I axed this story at about 11:45 p.m. Tuesday night after a Dodger game. Thinking about it for a day I think I made a mistake for not publishing it.
But given that I write about sports, it would be my third consecutive story that would be viewed anarchy in the sports world. After all who in sports would understand a David Lynch reference? This after a day I wrote extensively about imagining suicide.
I’ve been gnawing on this for a bit, and I’m regretting it a little. So here is what I wrote. It’s not completed: it needs about three or four more paragraphs with quotes from Javy Guerra. But here it is.
There was a lot of psychic paranoia in the air Tuesday night. It was being stuck in the middle of a David Lynch film right before the horror that’s embedded in your psyche gets unleashed causing you to skip dimensions and enter into a psychic hell.
In heaven. Everything’s all right.
There was a kid wearing a chef’s hat sitting behind the Arizona Diamondbacks’ dugout. There were other kids with him attired normally. But this kid was running around with the rest of them, chef’s hat affixed to head like everything was normal.
Maybe it’s the grind of the baseball season that has changed what used to be informative this-is-what-happened-in-the-game to meandering diatribes that are attempting to find a point (and failing quite badly at that).
But this game was about being stuck in that moment.
It was gnawing even when the Dodgers came back and scored four runs off of D-backs’ starter Ian Kennedy in the bottom of the first inning. Lifting Chad Billingsley and the two runs he gave up in the top of the first, the Dodgers managed to do that with Matt Kemp only hitting a sacrifice fly to score that first run.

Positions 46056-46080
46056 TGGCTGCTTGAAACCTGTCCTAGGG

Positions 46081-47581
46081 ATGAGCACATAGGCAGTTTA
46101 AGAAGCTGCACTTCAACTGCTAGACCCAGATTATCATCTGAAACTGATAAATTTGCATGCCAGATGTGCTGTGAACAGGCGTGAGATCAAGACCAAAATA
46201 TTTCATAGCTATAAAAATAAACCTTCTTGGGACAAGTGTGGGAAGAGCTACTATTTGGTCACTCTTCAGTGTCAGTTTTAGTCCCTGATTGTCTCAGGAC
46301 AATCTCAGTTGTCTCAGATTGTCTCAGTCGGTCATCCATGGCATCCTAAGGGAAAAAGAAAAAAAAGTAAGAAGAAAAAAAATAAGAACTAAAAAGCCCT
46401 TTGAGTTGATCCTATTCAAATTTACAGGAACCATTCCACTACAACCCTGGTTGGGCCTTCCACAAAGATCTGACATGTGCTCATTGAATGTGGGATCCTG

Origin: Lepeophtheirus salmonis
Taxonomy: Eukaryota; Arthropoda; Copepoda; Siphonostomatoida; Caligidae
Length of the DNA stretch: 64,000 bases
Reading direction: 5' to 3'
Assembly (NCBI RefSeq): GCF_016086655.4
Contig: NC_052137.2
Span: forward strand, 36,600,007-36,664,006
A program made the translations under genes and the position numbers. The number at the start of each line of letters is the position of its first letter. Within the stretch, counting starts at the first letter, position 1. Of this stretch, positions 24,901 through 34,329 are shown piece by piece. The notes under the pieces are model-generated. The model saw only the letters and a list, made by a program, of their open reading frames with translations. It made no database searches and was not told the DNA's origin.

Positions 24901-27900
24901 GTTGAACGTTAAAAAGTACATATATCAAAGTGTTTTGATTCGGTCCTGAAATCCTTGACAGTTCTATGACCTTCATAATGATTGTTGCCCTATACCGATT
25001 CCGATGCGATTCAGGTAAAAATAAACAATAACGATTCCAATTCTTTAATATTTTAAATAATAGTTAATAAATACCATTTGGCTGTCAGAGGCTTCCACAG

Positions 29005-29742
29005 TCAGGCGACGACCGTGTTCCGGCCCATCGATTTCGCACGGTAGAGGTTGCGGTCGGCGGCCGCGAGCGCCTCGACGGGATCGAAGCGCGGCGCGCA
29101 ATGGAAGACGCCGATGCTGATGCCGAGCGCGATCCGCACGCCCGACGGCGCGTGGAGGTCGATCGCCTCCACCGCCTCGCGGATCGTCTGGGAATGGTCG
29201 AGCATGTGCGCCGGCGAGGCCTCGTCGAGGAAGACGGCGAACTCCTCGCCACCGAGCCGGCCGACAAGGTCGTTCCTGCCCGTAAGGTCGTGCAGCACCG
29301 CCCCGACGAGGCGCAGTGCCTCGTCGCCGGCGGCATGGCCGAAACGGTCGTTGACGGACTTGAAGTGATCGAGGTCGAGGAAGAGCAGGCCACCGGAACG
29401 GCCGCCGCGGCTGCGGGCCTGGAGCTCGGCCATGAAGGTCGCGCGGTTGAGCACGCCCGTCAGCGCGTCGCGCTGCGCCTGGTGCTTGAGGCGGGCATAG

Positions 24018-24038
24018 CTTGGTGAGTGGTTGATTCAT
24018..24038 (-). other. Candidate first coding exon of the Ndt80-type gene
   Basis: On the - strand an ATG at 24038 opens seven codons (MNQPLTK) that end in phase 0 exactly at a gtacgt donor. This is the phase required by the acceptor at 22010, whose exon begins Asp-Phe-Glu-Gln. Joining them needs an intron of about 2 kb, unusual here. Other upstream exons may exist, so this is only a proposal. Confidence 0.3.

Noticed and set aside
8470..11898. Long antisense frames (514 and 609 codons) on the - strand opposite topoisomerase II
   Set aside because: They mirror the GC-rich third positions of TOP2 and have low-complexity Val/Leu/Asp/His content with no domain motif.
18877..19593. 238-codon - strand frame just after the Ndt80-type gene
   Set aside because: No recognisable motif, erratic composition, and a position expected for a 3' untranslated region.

A good sign, yes, but also something forboding.
The D-backs scratched another run across in the third inning, then Billingsley found his groove.
“I felt he was okay,” Manager Don Mattingly said. “That first inning is trying to get the feel of the game. Bills battled today.”
After his three clunkers, he managed to come back nicely going 6 1/3 innings giving up those three runs.
“I was just getting back to the way I was,” Billingsley commented on his fine tuning of mechanics. “My timing was off.”
Then it just seemed everything went off when Billingsley left. Hong-Chih Kuo came in with one out of the seventh inning and struck out pinch-hitter Collin Cowgill. Then things got bizarre with Gerardo Parra at bat.
Kuo, whose yips have widely been documented, let a ball go that was close to Parra’s head. Parra took exception to that, grabbed his crotch and pointed back to Kuo.
Oblivious to it all, Kuo kept pitching. Parra got his seeming revenge hitting a solo shot. Clayton Kershaw on the bench and catcher A.J. Ellis took exception to Parra’s actions, and Ellis had a discussion with Parra. “It was just baseball talk,” Ellis said after the game.
“It’s just emotions,” Mattingly deflected. “Both teams are trying to win.”
Whatever it was got a warning to both benches and life went on.
Except the game was tied 4-4 and headed for a quagmire into extra innings. And that kid in the chef’s hat kept running around.